Business strategy matters. It is an organisation’s means of laying out its mission, its values and objectives, as well as being the key to unlocking growth.
Everyone's role within an organisation is influenced by the direction of its strategy – what they do, what they don't do, and how they do it. Successful strategy requires all levels within a business to be able to buy into it. To get where you want to go, everyone needs to be rowing in the same direction. They need to be personally invested and have a clear understanding of how they can contribute. People make the strategy happen, and HR owns the people territory.
So why is it a struggle for HR to still be seen as a strategic leader?
From our own research we know it is not enough for strategy to be rational, logically robust and practically doable. It must engage both head and heart. We also know HR often remains locked out of the strategy process, not seen by its peers to be adding value to strategy making, with finance, marketing, operations, sales, and even IT seen to add more value. Unlike these other functions HR is rarely seen to be at the core of a company's strategic vision.
However if people are to commit to making strategy happen it must motivate and connect with them personally. Engaging people in strategy making drives better strategies and delivers better results. People will only get on-board if it is made clear how they can make a difference.
And who has a better understanding of the people in the business than HR?
HR should be able to measure the heartbeat of the organisation. Acting as the honest and unbiased voice of the workforce, breaking down silos, 'joining the dots’ of strategy, building alignment, and connecting the wider workforce with senior management. But all too often business strategy planning takes place in an HR vacuum, excluding the people who often know the organisation best.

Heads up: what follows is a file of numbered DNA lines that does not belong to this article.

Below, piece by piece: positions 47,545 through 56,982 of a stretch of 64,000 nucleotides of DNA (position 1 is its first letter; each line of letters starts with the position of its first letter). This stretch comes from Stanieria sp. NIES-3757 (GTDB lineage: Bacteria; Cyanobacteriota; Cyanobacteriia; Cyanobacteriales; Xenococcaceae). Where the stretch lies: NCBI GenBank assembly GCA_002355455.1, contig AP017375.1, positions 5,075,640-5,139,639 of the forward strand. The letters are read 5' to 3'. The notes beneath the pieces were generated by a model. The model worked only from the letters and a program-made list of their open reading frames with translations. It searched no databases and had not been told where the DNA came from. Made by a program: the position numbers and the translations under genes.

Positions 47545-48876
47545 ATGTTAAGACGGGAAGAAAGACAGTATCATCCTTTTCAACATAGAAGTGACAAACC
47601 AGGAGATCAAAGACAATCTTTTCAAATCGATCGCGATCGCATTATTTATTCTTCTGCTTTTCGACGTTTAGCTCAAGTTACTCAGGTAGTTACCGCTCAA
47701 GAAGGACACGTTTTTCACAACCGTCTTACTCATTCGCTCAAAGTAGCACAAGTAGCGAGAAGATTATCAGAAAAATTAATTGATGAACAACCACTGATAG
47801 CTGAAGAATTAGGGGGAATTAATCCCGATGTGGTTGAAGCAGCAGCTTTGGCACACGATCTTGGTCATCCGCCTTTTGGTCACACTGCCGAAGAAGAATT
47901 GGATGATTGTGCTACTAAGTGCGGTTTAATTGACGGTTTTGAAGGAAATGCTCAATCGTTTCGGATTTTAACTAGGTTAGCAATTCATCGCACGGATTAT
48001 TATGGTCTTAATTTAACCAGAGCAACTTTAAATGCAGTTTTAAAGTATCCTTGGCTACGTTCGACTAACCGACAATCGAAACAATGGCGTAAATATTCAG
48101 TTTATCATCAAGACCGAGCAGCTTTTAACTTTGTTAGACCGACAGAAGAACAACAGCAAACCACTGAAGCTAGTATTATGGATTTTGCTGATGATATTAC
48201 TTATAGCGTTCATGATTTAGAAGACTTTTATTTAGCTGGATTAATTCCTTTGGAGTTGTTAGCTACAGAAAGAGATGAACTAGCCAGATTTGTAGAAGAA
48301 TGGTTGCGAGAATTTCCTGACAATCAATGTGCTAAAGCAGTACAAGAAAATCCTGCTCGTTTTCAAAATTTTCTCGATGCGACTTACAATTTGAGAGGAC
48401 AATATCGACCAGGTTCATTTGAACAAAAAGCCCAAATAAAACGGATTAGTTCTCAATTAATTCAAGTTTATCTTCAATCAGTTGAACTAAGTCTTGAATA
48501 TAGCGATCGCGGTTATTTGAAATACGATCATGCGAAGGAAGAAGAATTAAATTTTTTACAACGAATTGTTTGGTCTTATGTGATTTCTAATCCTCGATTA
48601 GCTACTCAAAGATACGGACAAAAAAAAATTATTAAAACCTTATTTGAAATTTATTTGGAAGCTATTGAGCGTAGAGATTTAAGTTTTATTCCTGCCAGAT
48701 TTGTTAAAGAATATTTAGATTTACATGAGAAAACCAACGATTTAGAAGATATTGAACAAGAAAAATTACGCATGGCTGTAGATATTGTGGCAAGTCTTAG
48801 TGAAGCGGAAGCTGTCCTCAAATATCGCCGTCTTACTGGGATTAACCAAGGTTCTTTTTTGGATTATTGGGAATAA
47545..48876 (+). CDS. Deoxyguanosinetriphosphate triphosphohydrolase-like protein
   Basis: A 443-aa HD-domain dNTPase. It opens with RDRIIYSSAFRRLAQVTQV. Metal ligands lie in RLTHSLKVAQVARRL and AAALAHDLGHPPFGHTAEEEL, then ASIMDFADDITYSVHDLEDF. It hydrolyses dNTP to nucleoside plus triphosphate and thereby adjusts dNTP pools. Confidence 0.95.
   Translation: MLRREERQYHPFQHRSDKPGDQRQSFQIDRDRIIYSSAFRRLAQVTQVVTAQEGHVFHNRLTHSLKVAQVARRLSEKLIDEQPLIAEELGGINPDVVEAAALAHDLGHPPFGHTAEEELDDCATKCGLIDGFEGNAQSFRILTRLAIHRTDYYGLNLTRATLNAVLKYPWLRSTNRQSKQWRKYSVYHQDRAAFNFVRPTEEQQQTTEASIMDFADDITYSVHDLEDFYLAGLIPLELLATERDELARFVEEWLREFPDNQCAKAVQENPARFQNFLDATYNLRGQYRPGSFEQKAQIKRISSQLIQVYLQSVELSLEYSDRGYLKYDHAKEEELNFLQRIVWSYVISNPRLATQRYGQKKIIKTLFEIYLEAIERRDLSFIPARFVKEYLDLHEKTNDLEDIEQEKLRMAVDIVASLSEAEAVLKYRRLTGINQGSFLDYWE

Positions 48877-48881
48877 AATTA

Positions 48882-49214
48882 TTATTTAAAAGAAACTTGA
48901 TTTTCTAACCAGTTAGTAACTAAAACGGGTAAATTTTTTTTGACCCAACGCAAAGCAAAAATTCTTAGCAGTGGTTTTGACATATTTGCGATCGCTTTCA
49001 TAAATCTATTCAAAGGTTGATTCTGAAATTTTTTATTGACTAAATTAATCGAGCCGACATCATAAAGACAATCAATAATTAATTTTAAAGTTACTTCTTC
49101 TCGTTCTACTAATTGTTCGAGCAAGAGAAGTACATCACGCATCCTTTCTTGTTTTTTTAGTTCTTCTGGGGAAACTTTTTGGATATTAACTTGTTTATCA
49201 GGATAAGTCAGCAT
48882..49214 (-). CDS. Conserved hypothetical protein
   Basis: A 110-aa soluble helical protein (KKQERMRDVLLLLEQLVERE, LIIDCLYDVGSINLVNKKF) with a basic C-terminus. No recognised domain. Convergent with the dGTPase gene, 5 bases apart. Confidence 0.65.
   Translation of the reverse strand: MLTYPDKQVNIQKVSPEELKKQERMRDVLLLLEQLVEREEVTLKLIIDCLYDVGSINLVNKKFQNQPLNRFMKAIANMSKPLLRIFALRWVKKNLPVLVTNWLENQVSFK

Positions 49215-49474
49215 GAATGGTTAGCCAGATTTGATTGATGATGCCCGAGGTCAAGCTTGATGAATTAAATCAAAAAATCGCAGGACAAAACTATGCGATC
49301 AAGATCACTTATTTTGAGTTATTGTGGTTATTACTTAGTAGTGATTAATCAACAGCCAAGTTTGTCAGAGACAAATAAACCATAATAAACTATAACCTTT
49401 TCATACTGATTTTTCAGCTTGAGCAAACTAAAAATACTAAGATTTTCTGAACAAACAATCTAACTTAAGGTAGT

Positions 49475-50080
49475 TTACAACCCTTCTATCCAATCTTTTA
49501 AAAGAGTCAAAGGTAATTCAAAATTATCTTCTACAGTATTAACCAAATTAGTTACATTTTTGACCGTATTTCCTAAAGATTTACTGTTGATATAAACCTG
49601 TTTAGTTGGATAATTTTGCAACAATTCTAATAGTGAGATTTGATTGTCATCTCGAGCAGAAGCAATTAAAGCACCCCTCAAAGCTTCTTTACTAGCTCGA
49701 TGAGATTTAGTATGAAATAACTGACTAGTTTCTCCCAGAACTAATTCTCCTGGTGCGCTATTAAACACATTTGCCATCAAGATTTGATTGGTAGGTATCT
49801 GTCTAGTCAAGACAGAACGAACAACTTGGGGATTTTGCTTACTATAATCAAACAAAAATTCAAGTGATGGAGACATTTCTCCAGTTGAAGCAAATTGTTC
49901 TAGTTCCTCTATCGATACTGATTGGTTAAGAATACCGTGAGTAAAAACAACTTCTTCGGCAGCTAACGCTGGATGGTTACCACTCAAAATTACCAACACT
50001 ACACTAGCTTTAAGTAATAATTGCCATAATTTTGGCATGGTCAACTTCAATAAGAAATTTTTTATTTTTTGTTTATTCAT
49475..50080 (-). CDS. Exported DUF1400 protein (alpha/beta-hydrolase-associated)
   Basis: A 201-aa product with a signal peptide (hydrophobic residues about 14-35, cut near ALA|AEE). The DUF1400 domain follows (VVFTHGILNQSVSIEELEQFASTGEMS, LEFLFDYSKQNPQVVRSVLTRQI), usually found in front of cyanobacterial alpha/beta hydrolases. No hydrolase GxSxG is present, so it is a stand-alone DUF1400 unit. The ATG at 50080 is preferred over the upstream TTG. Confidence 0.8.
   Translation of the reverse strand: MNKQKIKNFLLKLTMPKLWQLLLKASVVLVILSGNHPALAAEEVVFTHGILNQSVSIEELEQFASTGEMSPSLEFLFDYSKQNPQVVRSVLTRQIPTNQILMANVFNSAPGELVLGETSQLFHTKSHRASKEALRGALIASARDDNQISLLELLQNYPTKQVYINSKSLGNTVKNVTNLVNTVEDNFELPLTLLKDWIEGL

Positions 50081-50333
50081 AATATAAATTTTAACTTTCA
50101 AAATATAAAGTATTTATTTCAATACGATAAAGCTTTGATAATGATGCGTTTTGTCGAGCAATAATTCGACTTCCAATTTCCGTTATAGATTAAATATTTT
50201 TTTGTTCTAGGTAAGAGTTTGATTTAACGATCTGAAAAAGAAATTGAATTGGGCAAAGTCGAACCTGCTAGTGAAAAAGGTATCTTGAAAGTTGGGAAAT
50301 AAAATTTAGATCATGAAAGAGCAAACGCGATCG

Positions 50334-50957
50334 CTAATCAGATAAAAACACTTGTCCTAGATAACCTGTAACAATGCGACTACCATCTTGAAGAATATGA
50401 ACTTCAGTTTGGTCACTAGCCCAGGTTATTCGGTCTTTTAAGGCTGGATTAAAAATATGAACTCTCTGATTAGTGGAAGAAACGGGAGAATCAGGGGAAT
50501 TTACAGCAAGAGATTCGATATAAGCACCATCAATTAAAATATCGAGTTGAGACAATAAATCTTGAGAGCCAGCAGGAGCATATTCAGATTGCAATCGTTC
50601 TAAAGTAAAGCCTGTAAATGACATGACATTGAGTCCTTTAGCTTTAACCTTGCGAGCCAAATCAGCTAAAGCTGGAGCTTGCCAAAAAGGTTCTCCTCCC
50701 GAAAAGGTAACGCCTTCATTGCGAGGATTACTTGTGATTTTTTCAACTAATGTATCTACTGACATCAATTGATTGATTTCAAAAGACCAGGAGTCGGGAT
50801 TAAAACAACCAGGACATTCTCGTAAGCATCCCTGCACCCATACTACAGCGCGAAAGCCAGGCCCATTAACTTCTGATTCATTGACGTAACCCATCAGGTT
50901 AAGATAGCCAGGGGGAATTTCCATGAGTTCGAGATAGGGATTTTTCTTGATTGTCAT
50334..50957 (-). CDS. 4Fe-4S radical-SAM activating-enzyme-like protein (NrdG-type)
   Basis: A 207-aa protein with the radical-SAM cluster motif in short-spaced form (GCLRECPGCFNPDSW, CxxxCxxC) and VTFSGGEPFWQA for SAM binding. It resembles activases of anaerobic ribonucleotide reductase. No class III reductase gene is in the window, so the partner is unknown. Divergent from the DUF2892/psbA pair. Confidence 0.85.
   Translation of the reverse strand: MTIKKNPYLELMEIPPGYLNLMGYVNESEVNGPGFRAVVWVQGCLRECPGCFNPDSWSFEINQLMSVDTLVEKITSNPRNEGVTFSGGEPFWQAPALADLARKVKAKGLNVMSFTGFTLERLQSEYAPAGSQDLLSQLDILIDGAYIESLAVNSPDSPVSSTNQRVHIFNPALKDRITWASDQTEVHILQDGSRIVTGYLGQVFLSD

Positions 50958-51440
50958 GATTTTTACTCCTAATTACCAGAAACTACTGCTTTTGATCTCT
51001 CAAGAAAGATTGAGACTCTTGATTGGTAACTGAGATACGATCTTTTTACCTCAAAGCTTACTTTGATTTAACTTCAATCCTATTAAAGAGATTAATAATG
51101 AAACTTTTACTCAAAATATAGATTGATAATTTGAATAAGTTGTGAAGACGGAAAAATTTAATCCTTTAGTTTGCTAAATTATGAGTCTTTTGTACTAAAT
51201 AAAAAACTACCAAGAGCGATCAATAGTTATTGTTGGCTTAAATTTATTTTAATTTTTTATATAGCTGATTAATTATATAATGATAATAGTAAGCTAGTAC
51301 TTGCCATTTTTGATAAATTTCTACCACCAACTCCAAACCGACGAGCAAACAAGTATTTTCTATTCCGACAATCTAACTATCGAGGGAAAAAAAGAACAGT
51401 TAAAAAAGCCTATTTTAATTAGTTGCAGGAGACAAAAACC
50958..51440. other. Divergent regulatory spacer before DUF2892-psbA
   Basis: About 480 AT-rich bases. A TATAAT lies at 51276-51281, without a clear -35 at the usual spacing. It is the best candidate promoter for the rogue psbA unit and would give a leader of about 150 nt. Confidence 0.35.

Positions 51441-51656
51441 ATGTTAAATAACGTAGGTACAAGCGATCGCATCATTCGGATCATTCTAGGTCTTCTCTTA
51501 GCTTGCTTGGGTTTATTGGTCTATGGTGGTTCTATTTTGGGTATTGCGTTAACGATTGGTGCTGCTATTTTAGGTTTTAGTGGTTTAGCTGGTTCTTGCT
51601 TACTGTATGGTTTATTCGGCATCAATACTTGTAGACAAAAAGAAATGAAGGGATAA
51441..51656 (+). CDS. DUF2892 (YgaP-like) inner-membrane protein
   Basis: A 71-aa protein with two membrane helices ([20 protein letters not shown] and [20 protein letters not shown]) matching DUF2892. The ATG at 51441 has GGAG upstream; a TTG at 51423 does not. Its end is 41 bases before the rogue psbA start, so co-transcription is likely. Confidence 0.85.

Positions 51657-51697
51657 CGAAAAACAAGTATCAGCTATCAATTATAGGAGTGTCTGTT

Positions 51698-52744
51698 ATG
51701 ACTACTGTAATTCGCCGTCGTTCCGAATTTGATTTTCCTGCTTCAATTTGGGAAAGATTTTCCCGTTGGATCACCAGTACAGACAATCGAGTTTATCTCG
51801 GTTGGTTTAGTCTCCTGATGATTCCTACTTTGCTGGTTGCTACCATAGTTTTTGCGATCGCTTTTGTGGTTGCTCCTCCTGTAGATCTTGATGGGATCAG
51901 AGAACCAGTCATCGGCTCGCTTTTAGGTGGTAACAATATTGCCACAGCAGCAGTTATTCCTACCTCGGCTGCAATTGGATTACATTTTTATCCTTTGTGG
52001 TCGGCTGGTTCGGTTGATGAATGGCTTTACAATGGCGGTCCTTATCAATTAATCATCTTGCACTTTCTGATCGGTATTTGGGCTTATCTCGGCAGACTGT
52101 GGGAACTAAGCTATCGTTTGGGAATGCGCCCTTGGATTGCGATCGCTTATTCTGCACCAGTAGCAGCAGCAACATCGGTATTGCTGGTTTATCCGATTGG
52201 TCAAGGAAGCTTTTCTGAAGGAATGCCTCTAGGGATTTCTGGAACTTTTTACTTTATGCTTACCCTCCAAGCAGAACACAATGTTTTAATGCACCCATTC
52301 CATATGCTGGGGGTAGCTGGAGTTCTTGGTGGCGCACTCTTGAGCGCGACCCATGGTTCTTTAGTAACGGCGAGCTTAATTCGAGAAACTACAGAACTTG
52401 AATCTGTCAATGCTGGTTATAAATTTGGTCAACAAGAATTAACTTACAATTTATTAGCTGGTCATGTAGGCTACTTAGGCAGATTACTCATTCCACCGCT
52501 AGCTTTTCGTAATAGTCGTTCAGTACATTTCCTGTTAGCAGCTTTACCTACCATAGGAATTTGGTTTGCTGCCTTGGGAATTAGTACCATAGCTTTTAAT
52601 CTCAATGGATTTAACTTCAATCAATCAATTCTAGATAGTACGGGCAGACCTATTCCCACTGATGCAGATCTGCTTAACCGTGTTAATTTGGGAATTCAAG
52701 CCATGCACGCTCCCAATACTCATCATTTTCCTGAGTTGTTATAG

Businesses have undergone a rollercoaster few years with economic downturn and slow growth, leaving the future looking rather uncertain. From an HR point of view, in many cases this has put the brakes on further recruitment initiatives, as well as the scaling down of ongoing and anticipated training programmes. For the wider business this has focused thinking on short-term survival, not long-term growth.
As we begin to turn the economic corner now is the time for HR to step up and demonstrate the key role it can play in business strategy development. HR should be doing everything it can to ensure engagement in strategy is broad, deep and active. It’s all too common that many organisations have strategies that fail even to engage with those who created them. Our previous research also found that, only 25% of managers find their organisations strategy exciting. Even among top executives this figure barely exceeds 50%. As we return to growth, organisations need to manage people and resources effectively.
HR must THINK like business leaders
HR professionals need to think like business leaders, not just HR specialists: championing and making the business case for training programmes, promotions and new hires across the organisation, and taking their lead from the business commercial agenda. This necessitates having a broad understanding of the business and its challenges, and linking these to the HR agenda.
HR leaders need to speak the language of the CEO, COO and CFO or they will never be part of the core group. HR must learn to talk commercial outcomes and impact not just people and processes.
Historically HR has struggled to find its voice. Now more than ever is the time for HR to speak up and be heard at the strategy top table.